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Author Topic: Polygonatum, A pictoral guide  (Read 92749 times)

john122

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Re: Polygonatum, A pictoral guide
« Reply #210 on: December 09, 2019, 03:23:56 PM »
This has now been identified as Polygonatum tessellatum. Thanks to Aaron Flodden.

allen.fred1226@gmail.com

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Vernalizing Polygonatum Seed
« Reply #211 on: February 09, 2020, 04:34:01 PM »
What is the shortest time I can vernalize Polygonatum seed. Ive heard of refrigerating and taking them out and refrigerating again but does anyone have the specific details?

Maggi Young

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Re: Polygonatum, A pictoral guide
« Reply #212 on: February 09, 2020, 05:20:15 PM »
What is the shortest time I can vernalize Polygonatum seed. Ive heard of refrigerating and taking them out and refrigerating again but does anyone have the specific details?
Hello, welcome to the  Forum!  I've  moved  your  question here, which I think suits  it  better.
Cheers,
 Maggi
Forum Dogsbody!
Margaret Young in Aberdeen, North East Scotland Zone 7 -ish!

Editor: International Rock Gardener e-magazine

Afloden

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Re: Polygonatum, A pictoral guide
« Reply #213 on: February 12, 2020, 03:35:58 PM »
Hi Fred,

 You can email me directly if want more details about germination. It depends on the species is the best answer! The alternate temperate species of sect. Polygonatum require a minimum of 30 days cold, but need a warm period after that and then cold again, before producing a leaf. Species of sect. Verticillata vary with the alpine or high elevation verticillate-leaved species typically needing the above treatment, but some small percentage will germinate immediately and produce a leaf. Species in series Punctata and series Oppositifolia mostly are immediate epigeal, but cathcartii has a double dormancy. Series Grandiflora (huanum, kingianum, et al.) are immediate hypogeal with some immediate epigeal. The only species in sect. Sibirica, P. sibiricum, is double dormant.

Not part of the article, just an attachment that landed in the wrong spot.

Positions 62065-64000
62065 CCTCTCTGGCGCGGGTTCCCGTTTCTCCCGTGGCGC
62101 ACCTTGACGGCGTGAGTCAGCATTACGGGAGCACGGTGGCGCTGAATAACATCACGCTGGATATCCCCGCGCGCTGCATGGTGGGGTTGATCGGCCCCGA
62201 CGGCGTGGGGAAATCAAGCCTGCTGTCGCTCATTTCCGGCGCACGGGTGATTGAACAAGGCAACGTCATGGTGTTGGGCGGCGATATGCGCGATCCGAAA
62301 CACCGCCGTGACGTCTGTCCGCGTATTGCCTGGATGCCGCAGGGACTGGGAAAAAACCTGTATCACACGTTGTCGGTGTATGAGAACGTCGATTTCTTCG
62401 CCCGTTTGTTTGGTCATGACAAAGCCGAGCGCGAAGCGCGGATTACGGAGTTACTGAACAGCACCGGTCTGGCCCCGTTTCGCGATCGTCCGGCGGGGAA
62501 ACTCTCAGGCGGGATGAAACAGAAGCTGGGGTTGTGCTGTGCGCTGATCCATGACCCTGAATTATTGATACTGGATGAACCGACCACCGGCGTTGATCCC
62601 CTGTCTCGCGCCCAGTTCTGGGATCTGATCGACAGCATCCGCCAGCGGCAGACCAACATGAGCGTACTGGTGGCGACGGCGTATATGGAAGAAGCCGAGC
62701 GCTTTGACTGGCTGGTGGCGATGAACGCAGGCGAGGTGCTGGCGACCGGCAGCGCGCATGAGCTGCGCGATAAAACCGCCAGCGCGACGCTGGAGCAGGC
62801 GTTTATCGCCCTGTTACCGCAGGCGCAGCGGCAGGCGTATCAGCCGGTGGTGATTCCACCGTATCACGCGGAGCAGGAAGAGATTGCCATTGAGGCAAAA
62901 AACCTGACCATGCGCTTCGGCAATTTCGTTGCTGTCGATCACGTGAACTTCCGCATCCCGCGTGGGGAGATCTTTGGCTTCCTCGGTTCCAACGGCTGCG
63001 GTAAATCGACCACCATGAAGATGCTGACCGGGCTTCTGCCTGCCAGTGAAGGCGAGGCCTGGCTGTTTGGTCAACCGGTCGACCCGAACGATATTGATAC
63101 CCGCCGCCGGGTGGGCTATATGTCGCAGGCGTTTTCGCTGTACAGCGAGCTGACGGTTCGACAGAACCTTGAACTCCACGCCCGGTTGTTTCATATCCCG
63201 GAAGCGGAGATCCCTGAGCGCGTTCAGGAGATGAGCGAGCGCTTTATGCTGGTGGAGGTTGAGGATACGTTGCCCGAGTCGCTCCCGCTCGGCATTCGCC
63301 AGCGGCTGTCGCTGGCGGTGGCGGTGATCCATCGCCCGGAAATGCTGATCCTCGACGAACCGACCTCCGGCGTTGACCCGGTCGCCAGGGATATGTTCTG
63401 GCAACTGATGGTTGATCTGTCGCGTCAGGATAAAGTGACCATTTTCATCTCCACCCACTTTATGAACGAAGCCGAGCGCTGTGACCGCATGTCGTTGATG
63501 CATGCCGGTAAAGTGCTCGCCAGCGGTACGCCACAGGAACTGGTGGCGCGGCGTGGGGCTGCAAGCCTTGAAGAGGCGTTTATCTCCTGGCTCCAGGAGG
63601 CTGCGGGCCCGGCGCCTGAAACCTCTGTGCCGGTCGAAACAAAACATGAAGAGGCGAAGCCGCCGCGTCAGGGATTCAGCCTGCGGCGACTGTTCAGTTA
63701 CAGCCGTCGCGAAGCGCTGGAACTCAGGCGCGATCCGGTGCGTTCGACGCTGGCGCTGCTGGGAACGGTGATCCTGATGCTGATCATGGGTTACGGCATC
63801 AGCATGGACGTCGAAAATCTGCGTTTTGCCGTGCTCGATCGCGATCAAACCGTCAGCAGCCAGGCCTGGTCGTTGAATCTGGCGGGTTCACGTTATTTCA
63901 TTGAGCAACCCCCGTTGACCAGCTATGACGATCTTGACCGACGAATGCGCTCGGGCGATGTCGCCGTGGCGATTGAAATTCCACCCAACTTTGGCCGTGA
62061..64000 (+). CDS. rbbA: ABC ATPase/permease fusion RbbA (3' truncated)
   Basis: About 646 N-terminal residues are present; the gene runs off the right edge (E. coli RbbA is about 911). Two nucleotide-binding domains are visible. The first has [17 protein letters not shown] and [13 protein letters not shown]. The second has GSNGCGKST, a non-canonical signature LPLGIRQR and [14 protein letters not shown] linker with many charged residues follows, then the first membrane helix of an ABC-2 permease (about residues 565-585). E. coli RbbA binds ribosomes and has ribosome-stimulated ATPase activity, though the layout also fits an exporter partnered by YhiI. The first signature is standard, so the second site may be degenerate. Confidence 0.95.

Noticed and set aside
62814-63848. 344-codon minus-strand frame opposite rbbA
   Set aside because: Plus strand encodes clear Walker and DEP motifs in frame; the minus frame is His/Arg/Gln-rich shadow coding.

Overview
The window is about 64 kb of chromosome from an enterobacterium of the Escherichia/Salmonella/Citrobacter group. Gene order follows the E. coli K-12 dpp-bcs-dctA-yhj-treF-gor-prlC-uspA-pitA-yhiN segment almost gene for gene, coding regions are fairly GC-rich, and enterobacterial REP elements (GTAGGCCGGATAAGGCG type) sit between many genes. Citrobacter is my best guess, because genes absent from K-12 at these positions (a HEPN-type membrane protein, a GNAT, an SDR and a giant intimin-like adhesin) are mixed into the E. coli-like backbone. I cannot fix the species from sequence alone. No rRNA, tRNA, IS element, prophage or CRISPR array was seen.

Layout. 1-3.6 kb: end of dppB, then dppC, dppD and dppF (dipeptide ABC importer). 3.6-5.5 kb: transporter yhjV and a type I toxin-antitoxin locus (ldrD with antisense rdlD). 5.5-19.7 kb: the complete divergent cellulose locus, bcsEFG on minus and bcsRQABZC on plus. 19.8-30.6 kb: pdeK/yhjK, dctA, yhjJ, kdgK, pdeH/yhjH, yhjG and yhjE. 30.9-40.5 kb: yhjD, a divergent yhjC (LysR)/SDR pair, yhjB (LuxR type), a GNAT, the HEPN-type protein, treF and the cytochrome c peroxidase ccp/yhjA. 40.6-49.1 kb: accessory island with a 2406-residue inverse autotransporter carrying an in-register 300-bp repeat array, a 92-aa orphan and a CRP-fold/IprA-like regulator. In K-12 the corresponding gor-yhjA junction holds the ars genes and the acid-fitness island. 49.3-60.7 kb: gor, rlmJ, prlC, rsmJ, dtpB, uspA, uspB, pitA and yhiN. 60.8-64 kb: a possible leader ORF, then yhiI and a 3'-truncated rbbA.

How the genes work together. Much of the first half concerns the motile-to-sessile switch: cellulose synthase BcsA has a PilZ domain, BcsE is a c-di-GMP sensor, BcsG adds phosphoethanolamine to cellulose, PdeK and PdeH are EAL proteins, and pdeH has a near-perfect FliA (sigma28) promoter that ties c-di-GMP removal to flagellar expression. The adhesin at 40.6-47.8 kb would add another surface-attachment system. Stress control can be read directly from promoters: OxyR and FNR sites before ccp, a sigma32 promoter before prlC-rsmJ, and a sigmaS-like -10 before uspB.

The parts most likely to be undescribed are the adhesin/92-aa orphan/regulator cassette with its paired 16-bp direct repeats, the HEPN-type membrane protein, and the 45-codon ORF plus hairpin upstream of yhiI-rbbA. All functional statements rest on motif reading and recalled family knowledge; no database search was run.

The related Disporopsis is immediate epigeal and Heteropolygonatum seems to behave as double dormant for the few seeds I've been fortunate to be able to try.
Missouri, at the northeast edge of the Ozark Plateau

ashley

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Re: Polygonatum, A pictoral guide
« Reply #214 on: April 30, 2020, 03:55:40 PM »
I'll post my sad little enquiry here because this is the most active Polygonatum thread, but please move it Maggi if you think it fits better elsewhere :-*.

Can someone please confirm whether this is P. zanlanscianense?
If so is it a poor clone, and does it have a viral infection?
Ashley Allshire, Cork, Ireland

Azkabanus

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Re: Polygonatum, A pictoral guide
« Reply #215 on: June 26, 2022, 06:06:28 PM »
Thank you very much for the pictures! This information helped me a lot.

 


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